If investors hoped Thursday's U.S. jobs report would give them clarity, they were probably disappointed.
The report, one of the most-watched pieces of news in financial markets, painted a mixed picture for U.S. employment. And it left a key question hanging over stocks and bonds: When and how quickly will the Federal Reserve raise interest rates?
U.S. employers added a solid 223,000 jobs in June, and the unemployment rate fell to a seven-year low of 5.3 percent. But wage growth stalled, suggesting that spending by Americans is unlikely to rise.
Stocks ended the day slightly lower and investors drove bond prices up.
Investors and analysts have been speculating for months that the Fed will increase its benchmark interest rate later this year as jobs and the economy keep improving. The Fed has kept that rate at an historic low since 2008 to help the economy heal from the financial crisis and a deep recession.
But the prospect of higher rates is unsettling for investors. Both stocks and bonds have rallied the last six years, helped by the Fed's ultra-low rates. The stock market, even after the recent turbulence, remains close to all-time highs. The low rates and years of strong corporate earnings have combined to keep investors buying up shares. Steady but tepid economic growth — along with tame inflation — have supported the bond market.
Here's what three experts think the jobs report means for rates and markets.
CHRIS RUPKEY, chief financial economist for MUFG Union Bank:
Rupkey observed that traders bought government bonds immediately after the report came out, pushing the 10-year Treasury yield down to 2.40 percent from 2.45 percent. That was a clear indication that bond investors saw little reason to be optimistic about the economy. It's a response he considers mistaken.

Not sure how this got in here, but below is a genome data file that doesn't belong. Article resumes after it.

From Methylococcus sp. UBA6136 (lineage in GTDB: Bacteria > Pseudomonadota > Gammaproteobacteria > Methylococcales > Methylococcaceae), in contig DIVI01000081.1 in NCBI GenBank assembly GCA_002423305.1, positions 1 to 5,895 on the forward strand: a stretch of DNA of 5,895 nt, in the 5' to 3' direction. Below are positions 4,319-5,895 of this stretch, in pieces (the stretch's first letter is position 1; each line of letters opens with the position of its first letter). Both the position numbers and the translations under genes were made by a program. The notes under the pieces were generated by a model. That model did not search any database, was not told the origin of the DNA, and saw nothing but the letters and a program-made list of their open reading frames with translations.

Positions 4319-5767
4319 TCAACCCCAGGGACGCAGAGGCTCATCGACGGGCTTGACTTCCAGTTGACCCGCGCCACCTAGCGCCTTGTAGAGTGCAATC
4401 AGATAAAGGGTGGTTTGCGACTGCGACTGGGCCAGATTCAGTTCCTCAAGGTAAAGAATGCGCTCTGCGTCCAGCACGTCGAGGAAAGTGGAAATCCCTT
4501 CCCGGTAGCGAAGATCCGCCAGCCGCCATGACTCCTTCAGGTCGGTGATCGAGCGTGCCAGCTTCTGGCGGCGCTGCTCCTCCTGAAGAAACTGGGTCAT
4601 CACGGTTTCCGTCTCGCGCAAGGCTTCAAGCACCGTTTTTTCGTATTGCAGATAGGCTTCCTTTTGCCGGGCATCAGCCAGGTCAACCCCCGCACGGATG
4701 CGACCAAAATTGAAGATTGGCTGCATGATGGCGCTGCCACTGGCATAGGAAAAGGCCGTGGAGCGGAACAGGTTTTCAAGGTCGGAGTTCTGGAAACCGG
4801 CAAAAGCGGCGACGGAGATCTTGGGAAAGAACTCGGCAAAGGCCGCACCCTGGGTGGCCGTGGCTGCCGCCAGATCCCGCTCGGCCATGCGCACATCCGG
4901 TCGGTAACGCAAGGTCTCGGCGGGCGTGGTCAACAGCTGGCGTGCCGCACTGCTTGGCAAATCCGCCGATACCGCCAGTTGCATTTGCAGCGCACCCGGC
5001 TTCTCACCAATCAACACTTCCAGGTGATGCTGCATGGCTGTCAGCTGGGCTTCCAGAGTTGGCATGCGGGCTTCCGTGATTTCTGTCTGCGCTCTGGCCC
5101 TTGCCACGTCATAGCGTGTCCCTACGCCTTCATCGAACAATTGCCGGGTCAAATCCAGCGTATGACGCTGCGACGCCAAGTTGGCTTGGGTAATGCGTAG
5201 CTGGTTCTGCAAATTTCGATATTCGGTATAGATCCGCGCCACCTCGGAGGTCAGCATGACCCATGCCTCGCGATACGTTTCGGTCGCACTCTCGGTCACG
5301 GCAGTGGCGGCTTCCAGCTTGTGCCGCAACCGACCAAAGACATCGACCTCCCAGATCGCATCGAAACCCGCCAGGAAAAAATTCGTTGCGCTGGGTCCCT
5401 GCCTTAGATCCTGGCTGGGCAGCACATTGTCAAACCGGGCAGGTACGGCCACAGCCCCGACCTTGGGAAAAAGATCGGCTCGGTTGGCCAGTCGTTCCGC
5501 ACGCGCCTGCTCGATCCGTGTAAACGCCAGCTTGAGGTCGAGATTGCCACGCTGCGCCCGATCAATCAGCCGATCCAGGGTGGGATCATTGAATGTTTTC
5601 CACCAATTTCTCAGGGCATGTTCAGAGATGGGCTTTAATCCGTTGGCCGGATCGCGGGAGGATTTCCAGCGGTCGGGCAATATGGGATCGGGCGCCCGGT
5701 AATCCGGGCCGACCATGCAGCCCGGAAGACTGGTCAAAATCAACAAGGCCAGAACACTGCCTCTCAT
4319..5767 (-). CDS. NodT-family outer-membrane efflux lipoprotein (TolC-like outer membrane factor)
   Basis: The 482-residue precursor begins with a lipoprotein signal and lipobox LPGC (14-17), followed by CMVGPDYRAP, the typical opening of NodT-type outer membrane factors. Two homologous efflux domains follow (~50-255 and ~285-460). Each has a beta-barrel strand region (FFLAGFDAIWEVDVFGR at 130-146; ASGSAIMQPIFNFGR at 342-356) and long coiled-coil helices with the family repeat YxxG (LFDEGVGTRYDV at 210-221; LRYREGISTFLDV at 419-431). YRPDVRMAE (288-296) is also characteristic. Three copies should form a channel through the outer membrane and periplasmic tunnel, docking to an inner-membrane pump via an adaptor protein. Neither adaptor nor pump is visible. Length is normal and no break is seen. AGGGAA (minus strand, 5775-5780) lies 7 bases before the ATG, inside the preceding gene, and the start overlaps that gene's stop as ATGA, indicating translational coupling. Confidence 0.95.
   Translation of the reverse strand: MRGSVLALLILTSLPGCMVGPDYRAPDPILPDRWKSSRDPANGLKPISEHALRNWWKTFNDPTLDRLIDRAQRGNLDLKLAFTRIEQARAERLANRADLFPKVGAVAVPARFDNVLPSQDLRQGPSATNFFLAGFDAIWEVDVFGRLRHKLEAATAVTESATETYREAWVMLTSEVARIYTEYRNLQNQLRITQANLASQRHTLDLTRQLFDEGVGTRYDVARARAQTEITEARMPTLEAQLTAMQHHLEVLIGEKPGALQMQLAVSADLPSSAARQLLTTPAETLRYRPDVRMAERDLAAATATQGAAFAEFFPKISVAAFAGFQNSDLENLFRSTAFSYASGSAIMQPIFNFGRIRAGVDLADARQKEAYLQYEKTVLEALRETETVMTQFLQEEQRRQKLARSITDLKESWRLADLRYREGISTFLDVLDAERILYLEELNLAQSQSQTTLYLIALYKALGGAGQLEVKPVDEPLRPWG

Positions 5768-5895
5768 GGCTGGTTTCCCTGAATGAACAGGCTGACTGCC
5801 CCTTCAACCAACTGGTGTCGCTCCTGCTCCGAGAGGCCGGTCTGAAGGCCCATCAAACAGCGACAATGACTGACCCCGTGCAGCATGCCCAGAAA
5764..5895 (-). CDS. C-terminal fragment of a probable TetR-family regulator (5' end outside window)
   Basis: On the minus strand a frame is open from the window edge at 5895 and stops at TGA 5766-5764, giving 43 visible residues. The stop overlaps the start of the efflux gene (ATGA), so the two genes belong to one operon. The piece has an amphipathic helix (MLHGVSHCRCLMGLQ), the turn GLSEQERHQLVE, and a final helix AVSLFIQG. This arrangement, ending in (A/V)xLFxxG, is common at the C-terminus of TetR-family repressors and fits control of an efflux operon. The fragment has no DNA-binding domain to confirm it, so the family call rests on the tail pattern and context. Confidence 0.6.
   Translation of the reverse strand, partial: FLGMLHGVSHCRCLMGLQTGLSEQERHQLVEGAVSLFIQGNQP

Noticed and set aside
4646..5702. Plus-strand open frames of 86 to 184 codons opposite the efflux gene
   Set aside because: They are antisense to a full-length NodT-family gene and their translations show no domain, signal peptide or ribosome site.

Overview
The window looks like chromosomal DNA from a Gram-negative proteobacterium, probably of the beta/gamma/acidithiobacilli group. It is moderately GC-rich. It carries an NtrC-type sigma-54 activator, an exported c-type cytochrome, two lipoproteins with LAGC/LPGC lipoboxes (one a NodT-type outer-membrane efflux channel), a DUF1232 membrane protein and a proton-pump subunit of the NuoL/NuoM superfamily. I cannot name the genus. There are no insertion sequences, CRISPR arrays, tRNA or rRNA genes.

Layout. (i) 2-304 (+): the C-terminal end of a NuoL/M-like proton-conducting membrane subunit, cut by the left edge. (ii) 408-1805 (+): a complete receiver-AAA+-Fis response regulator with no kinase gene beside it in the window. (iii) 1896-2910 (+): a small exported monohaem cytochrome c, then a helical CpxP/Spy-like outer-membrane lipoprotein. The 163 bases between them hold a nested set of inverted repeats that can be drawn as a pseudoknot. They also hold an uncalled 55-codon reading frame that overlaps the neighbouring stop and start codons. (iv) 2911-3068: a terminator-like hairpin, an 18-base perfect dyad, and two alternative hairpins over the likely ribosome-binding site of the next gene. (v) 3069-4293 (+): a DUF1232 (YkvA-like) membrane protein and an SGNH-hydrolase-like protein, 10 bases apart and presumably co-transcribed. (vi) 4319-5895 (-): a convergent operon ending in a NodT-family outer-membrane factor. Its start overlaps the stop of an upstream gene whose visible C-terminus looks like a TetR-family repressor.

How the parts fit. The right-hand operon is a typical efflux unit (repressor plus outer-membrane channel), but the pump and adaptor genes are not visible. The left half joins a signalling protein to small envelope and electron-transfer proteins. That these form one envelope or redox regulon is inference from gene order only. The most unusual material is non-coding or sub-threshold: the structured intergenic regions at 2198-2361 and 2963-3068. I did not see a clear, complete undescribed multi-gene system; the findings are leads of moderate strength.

It was as if traders were looking for bad news ahead of the Fourth of July.
"Go watch some fireworks this weekend, relax and come back next week with a better frame of mind," he says.
Take the fall in the unemployment rate to 5.3 percent from 5.5 percent. The rate declined mainly because many people out of work gave up on their job searches and were no longer counted as unemployed, which may reflect rising discouragement.
Rupkey argues that the smaller labor force is a reflection of the aging workforce and retiring baby boomers.
"This is not a secret sign that the labor market isn't fully healed," he says.
Rupkey says that the Fed is still very likely to raise its rates in September.
"Bet on it. The economy is better than the market thinks."
JIM RUSSELL, a portfolio manager at wealth manager Bahl & Gaynor Investment Counsel:
"The Fed probably feels that today is maybe a two-steps-forward, one-step-back kind of a number," Russell says.
The number was slightly weaker than economists had expected, but it continued a trend of the U.S. adding more than 200,000 jobs a month, a healthy clip. That gives Fed policy makers a "green light" to start raising interest rates later this year, Russell says. An increase could come in September or December.
Despite the improvement in hiring, growth will likely remain muted, as improvements in the U.S. are offset by weakness elsewhere, notably China. That means rate increases will be kept to a minimum.
"Lower for longer is probably the theme that we are most comfortable with," Russel says. "Low rates, low growth and low inflation."
The tepid growth will do little to help the stock market, which is likely to keep moving sideways, he says.
The Standard & Poor's 500 stock index has risen 0.9 percent in 2015 after notching triple-digit increases in each of the prior three years. The Dow Jones industrial average, meanwhile, is down 0.5 percent.
The bond market is more vulnerable if the Fed starts to raise interest rates, Russell says.
JIM PAULSEN, chief investment strategist at Wells Capital Management:
Paulsen also thinks the Fed is likely to raise rates this year, as long as employers keep adding jobs at the current rate.
For investors, he says, the big question is not just when the Fed will raise rates, but by how much. As long as that question remains unanswered, he thinks the stock market is likely to have a hard time sustaining a run higher.
"It creates a lot of anxiety. That may be a large part of why we're flat year to date," Paulsen says.
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